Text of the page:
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Securities and Exchange Commission v. Malom Group AG

United States District Court, D. Nevada

April 14, 2015

MALOM GROUP AG, et al. Defendants.


GLORIA M. NAVARRO, Chief District Judge.

Pending before the Court is the Motion to Vacate Final Judgment (ECF No. 39) filed by Defendant James C. Warras ("Defendant"). Plaintiff United States Securities and Exchange Commission ("Plaintiff" or "SEC") filed a Response (ECF No. 41). For the reasons discussed below, Defendant's Motion is GRANTED.


Plaintiff filed its Complaint on December 16, 2013, alleging violations of various provisions of the Securities Act and Exchange Act. (Compl. ¶¶ 195-212, ECF No. 1). Defendant failed to timely file an Answer, and Plaintiff filed a Motion for Entry of Clerks Default on January 23, 2014 (ECF No. 14), which was granted on January 24, 2014 (ECF No. 15). On February 10, 2014, Plaintiff filed a Motion for Judgment (ECF No. 18), which the Court granted on September 15, 2014 (ECF No. 37) and amended on October 9, 2014 (ECF No. 44). However, before the Court entered default judgment against Defendant, Defendant filed an untimely Answer on March 14, 2014 (ECF No. 23), and Defendant filed the instant motion on September 29, 2014 (ECF No. 39).


In considering a motion to set aside a default judgment under Rule 60(b) of the Federal Rules of Civil Procedure, three factors should be evaluated: (1) whether the plaintiff will be prejudiced, (2) whether the defendant has a meritorious defense, and (3) whether culpable conduct of the defendant led to the default. Falk v. Allen, 739 F.2d 461, 463 (9th Cir. 1984). In taking these factors into account, the court is sensitive to the principle that default judgments are generally disfavored, so courts should attempt to resolve motions for default judgment to encourage a decision on the merits. See McMillen v. J.C. Penney Co., 205 F.R.D. 557, 558 (D. Nev. 2002) (citing TCI Group Life Ins. Plan v. Knoebber, 244 F.3d 691, 696 (9th Cir. 2001); see also United States v. Signed Personal Check No. 730 of Yubran S. Mesle, 615 F.3d 1085, 1091 (9th Cir. 2010) ("Crucially, however, judgment by default is a drastic step appropriate only in extreme circumstances; a case should, whenever possible, be decided on the merits.'" (citing Falk, 739 F.2d at 463)).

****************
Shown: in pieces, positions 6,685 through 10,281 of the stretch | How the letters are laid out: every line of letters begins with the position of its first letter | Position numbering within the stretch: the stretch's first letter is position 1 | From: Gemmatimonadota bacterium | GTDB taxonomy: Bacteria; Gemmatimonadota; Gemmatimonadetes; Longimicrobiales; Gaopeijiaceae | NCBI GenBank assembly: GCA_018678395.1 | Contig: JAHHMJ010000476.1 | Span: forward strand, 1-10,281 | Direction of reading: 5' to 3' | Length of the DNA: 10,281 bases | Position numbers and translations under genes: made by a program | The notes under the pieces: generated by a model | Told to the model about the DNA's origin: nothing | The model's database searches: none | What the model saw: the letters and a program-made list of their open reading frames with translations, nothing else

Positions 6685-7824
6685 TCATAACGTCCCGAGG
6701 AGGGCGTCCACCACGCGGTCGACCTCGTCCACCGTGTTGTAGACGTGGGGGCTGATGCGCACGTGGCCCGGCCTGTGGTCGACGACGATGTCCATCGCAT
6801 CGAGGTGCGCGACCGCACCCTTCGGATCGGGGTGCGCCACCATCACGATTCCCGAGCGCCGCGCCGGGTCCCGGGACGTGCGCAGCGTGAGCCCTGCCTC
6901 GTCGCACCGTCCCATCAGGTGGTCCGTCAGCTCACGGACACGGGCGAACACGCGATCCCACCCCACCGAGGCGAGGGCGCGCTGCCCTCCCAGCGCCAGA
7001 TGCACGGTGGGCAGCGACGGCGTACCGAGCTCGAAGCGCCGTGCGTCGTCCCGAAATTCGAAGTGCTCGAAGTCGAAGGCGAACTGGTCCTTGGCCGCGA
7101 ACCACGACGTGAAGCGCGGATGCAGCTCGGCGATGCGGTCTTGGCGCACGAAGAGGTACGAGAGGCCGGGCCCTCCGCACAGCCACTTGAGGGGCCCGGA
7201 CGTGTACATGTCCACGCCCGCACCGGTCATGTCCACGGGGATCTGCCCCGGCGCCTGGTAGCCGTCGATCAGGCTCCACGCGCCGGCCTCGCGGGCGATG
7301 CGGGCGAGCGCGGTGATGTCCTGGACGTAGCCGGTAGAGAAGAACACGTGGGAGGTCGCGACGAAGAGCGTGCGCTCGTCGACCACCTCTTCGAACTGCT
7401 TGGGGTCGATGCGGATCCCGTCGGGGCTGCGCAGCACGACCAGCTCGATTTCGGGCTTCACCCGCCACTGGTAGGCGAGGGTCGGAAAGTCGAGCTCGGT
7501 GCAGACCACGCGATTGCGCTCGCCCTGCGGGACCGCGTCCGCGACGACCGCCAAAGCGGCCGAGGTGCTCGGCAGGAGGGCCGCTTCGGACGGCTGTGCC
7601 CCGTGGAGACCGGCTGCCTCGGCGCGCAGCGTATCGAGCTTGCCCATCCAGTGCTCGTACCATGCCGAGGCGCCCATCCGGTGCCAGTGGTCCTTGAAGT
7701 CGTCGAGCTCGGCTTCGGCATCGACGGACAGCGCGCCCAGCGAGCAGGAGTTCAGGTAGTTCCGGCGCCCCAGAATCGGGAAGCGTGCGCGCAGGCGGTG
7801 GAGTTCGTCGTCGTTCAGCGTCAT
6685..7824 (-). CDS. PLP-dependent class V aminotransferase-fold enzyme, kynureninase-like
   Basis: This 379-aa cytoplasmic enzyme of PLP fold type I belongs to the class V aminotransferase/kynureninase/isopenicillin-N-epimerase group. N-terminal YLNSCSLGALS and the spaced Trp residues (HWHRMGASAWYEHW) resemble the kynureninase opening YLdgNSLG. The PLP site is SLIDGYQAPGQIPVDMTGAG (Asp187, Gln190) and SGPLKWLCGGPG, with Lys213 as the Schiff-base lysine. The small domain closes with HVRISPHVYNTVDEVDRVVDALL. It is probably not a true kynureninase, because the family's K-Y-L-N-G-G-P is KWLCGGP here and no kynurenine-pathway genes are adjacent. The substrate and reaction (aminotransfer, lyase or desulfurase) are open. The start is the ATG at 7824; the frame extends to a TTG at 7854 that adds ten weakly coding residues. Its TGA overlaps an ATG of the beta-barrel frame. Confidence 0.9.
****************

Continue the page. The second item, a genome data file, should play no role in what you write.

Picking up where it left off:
A. Culpable Conduct

"[A] defendant's conduct is culpable if he has received actual or constructive notice of the filing of the action and intentionally failed to answer." TCI Group, 244 F.3d at 697 (quoting Alan Neuman Productions, Inc. v. Albright, 862 F.2d 1388, 1392 (9th Cir. 1988)). Moreover, with regards to whether a defendant intentionally failed to answer, the Ninth Circuit has held "that a movant cannot be treated as culpable simply for having made a conscious choice not to answer; rather, to treat a failure to answer as culpable, the movant must have acted with bad faith, such as an intention to... manipulate the legal process.'" Signed Personal Check No. 730, 615 F.3d at 1092 (quoting TCI Group, 244 F.3d at 697). Thus, "a defendant's conduct was culpable for purposes of the [good cause] factors where there is no explanation of the default inconsistent with a devious, deliberate, willful, or bad faith failure to respond." TCI Group, 244 F.3d at 698.